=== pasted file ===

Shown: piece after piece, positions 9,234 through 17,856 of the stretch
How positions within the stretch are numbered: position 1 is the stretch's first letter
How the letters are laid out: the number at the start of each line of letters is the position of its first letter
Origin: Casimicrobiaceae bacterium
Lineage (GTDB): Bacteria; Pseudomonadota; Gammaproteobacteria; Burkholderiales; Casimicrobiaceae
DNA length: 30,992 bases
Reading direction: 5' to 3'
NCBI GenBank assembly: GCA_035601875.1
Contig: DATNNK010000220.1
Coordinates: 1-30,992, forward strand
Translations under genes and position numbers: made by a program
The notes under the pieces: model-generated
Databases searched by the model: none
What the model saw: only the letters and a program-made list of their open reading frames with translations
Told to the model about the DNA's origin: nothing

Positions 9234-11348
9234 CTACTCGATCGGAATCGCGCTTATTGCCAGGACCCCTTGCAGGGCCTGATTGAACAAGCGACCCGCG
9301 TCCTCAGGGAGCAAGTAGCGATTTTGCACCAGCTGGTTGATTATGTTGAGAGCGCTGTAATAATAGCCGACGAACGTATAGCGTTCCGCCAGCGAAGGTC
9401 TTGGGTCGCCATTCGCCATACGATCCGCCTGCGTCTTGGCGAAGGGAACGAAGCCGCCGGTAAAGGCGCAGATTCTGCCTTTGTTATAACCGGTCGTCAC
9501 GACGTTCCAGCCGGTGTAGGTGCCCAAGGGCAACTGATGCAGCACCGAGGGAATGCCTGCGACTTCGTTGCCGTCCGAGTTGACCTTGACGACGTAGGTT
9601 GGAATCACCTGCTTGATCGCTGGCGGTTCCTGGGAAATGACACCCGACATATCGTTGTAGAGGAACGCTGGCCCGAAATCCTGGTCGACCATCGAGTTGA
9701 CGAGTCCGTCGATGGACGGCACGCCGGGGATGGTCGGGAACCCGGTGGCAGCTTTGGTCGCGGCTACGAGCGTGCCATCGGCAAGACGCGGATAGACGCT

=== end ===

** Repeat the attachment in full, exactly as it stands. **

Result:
Shown: piece after piece, positions 9,234 through 17,856 of the stretch
How positions within the stretch are numbered: position 1 is the stretch's first letter
How the letters are laid out: the number at the start of each line of letters is the position of its first letter
Origin: Casimicrobiaceae bacterium
Lineage (GTDB): Bacteria; Pseudomonadota; Gammaproteobacteria; Burkholderiales; Casimicrobiaceae
DNA length: 30,992 bases
Reading direction: 5' to 3'
NCBI GenBank assembly: GCA_035601875.1
Contig: DATNNK010000220.1
Coordinates: 1-30,992, forward strand
Translations under genes and position numbers: made by a program
The notes under the pieces: model-generated
Databases searched by the model: none
What the model saw: only the letters and a program-made list of their open reading frames with translations
Told to the model about the DNA's origin: nothing

Positions 9234-11348
9234 CTACTCGATCGGAATCGCGCTTATTGCCAGGACCCCTTGCAGGGCCTGATTGAACAAGCGACCCGCG
9301 TCCTCAGGGAGCAAGTAGCGATTTTGCACCAGCTGGTTGATTATGTTGAGAGCGCTGTAATAATAGCCGACGAACGTATAGCGTTCCGCCAGCGAAGGTC
9401 TTGGGTCGCCATTCGCCATACGATCCGCCTGCGTCTTGGCGAAGGGAACGAAGCCGCCGGTAAAGGCGCAGATTCTGCCTTTGTTATAACCGGTCGTCAC
9501 GACGTTCCAGCCGGTGTAGGTGCCCAAGGGCAACTGATGCAGCACCGAGGGAATGCCTGCGACTTCGTTGCCGTCCGAGTTGACCTTGACGACGTAGGTT
9601 GGAATCACCTGCTTGATCGCTGGCGGTTCCTGGGAAATGACACCCGACATATCGTTGTAGAGGAACGCTGGCCCGAAATCCTGGTCGACCATCGAGTTGA
9701 CGAGTCCGTCGATGGACGGCACGCCGGGGATGGTCGGGAACCCGGTGGCAGCTTTGGTCGCGGCTACGAGCGTGCCATCGGCAAGACGCGGATAGACGCT